9:30am. I wrote about what happened on Facebook and it went viral. After I published the post, my wife felt very nervous. Despite knowing about the routine abuses committed by the Military Police—she too had already suffered various stop-and-search encounters when she was with me—she decided to take me to the metro, thinking that her presence would prevent me from being stopped again. She was wrong. Before even arriving at the SuperMarket—a grocery store close to the metro station—as we approached Cidade da Polícia, the city’s police operations center for specialized units, we saw a car coming in our direction. Several people were taking the same route to the metro, but only the two of us were stopped by the police. They were the same officers who had stopped me the day before; the driver prepared to stop me for the third time in the same week. They came over with a mocking expression, ordering me to lift my shirt and open my backpack. They asked me where I was going—the right to come and go doesn’t exist if you’re a black favela resident—and I replied: “I’m going to work, man. You stopped me yesterday and the day before yesterday for the same thing. I’m in the same clothes, it’s the same backpack. Take a look, I have the same lunchbox. Take a look at my ID.” The officer who had stopped me three times laughed and went back to the car. The other said, “Oh really, man? I don’t remember,” and laughed.  

September 22, 2018

Come and Go?

6pm. On the weekends at around 4pm, the Military Police often set up a checkpoint on Avenida Dom Hélder Câmara and stop a good number of vehicles passing through the area. They always close the lane that’s bound for the Del Castilho neighborhood, in the North Zone, aiming to stop people who are leaving Jacarezinho, Manguinhos, Arará, and other nearby favelas. My wife and I got a bus to Casacadura, in the North Zone, where her mother lives. As soon as we approached the checkpoint, our bus was stopped. Two police officers got on the bus and started pointing at people who they deemed to be suspects. “You, you, you, and you—get off now.” No surprise, I was among those chosen to get off. Five more young people got off the bus with me—three men and two women, all of whom were black. My wife was not told to get off, but feeling scared, she got off as well to try to guarantee my safety.

Everyone already knows the drill: hands against the wall, legs apart, look down. The other men and I stayed in the same position for nearly ten minutes while they searched our bags and used psychological terror on the women since there were no female officers to search them. I didn’t hear because I was further away but my wife said that they kept calling them liars—that they would take them all to the Bangu prison for drug dealing, reminding them of all the horrible things that happen to women in prison… They tried everything to intimidate me. They called me a liar and said that I was hiding my drugs on my wife; she had tears on her face when we were finally “released.” The others who had been told to get off the bus with me kept their hands on the wall and their heads down.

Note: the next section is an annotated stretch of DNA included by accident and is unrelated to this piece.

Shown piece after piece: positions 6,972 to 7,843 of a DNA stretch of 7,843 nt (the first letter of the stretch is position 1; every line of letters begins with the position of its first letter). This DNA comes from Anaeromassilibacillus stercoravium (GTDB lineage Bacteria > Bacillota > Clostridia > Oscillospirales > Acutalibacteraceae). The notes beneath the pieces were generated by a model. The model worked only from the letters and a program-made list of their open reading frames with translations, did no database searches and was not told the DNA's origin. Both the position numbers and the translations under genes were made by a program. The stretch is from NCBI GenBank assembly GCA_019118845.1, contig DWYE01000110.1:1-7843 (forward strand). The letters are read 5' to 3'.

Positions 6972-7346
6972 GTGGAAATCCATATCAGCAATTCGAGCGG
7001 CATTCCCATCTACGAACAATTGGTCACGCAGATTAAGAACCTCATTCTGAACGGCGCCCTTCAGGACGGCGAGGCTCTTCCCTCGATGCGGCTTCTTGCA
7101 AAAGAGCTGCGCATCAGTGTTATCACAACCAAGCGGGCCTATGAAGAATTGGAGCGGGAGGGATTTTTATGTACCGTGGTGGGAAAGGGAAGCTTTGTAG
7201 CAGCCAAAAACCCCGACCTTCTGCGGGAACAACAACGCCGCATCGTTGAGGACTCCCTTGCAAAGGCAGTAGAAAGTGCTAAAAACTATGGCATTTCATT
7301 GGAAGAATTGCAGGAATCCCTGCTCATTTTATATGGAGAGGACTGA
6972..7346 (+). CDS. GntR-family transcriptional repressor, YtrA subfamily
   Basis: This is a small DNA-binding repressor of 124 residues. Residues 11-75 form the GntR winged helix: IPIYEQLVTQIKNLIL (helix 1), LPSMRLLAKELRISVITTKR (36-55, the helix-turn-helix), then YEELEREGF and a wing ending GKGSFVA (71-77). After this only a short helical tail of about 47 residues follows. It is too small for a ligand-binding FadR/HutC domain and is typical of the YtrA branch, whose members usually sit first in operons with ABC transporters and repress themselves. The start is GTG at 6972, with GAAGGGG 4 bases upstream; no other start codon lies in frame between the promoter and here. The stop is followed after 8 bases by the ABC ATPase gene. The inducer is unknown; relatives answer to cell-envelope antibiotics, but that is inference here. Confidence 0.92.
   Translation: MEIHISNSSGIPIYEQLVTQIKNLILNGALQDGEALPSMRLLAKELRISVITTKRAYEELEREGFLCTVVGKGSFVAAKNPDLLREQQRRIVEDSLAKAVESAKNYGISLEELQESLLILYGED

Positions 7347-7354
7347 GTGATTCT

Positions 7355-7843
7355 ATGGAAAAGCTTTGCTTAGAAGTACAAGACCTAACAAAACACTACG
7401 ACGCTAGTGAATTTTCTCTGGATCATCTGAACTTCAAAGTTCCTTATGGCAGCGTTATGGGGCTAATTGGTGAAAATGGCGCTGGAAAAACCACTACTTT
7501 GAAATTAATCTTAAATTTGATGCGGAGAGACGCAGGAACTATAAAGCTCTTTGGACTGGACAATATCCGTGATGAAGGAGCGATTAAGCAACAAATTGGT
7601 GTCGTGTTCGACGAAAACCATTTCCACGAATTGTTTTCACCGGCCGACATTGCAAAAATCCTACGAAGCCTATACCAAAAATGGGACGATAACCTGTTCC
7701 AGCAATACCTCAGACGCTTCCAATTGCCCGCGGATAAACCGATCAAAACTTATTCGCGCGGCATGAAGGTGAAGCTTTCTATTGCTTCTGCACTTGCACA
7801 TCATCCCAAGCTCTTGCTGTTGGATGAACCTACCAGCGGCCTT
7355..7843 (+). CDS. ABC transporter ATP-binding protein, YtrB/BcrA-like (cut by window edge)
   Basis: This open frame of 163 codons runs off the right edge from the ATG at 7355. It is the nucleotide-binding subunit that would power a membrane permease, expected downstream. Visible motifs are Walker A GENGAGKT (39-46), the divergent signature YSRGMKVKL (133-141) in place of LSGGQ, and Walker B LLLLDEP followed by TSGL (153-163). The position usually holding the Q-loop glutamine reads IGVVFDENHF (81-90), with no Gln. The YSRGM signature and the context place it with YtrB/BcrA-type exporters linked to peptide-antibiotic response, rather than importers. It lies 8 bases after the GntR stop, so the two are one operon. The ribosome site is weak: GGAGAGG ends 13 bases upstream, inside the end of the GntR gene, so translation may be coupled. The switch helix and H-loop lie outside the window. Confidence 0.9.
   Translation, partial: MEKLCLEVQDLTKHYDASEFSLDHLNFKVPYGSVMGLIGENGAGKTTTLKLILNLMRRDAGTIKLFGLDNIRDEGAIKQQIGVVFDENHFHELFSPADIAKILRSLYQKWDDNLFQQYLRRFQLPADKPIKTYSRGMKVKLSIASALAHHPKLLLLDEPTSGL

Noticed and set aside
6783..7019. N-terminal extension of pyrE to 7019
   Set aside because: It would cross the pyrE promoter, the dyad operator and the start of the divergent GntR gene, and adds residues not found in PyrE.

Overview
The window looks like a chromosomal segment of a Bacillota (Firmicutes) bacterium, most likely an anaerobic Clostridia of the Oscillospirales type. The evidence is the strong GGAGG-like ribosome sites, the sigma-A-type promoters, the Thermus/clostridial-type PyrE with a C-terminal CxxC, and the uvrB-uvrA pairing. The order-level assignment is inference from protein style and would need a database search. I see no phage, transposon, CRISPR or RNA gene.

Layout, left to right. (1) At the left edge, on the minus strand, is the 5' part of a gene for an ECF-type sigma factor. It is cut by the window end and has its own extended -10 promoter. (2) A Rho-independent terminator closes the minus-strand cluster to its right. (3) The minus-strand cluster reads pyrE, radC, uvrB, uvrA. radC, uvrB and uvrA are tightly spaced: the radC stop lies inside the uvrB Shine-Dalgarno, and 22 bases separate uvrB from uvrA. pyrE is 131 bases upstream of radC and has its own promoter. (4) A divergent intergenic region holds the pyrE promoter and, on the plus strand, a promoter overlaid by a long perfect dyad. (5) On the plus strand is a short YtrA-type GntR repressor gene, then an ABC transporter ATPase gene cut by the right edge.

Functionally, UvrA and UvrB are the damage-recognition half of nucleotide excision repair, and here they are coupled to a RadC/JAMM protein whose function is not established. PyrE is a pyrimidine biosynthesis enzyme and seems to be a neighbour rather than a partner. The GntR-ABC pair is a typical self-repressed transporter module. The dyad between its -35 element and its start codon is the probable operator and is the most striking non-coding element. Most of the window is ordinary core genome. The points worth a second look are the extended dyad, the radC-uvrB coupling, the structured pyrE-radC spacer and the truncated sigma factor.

“They called me a liar and said that I was hiding my drugs on my wife.”

We missed the bus. We didn’t get our bus fare back, nor were we allowed to board another one. We returned to the bus stop just before the checkpoint. When we finally got on another bus, we were stopped again. “You, you and you.” I was chosen again. Before I could react, the police officer remembered that he had just made me get off the bus and said: “Ahh no, I already searched you—stay there,” signaling that I had already been searched and therefore could stay on the bus. A trip that usually takes twenty minutes lasted two hours. We arrived in Cascadura shaken. It was a rough week.

“We missed the bus. We didn’t get our bus fare back, nor were we allowed to board another one.”

September 25, 2018

The Preview

10pm. Returning from the university, I got off at the Maria de Graça metro station and started walking in the direction of Jacarezinho. In front of the Cidade da Polícia police operations center, officers were stopping cars and pedestrians headed towards Jacarezinho. When I got close, they greeted me with their typical warm welcoming, with a gun pointed at my head followed by the order, “Lift up your shirt, fast!” and an interrogation. “Where are you going? Where do you live? Have you been arrested before?” I answered them. They repeated the questions: “Where do you study? Where do you work?” They use this strategy believing that if you give a different answer for the same question under stress, you’re lying. I was too tired to talk back—I just wanted to go home—so like usual, I gave one-word answers: “Yes,” “No,” and whatever it took to be released as quickly as possible.

September 26, 2018

The Result

8am. The police stop was a preview of the operation that began at dawn the following day. At 4am, many gunshots could be heard in the community. By 8am, the gunshots had apparently stopped so I left the house to go to work. I thought that the police had already left the favela but I was mistaken. Cars and agents from the Civil Police’s Special Resources Coordination (CORE) and from BOPE—as well as a Pacifying Police Unit (UPP) tank—were everywhere. The agents wore ninja masks with the ghost and skeleton faces. When I neared the entrance to the favela I was approached by a group of four UPP officers who were already searching two guys—as always, black youth. Again, I was monosyllabic. They searched my bag and my whole body and let me go. The guys that were there when I was stopped didn’t have the same “luck”— they continued being questioned and abused—I mean, “searched.”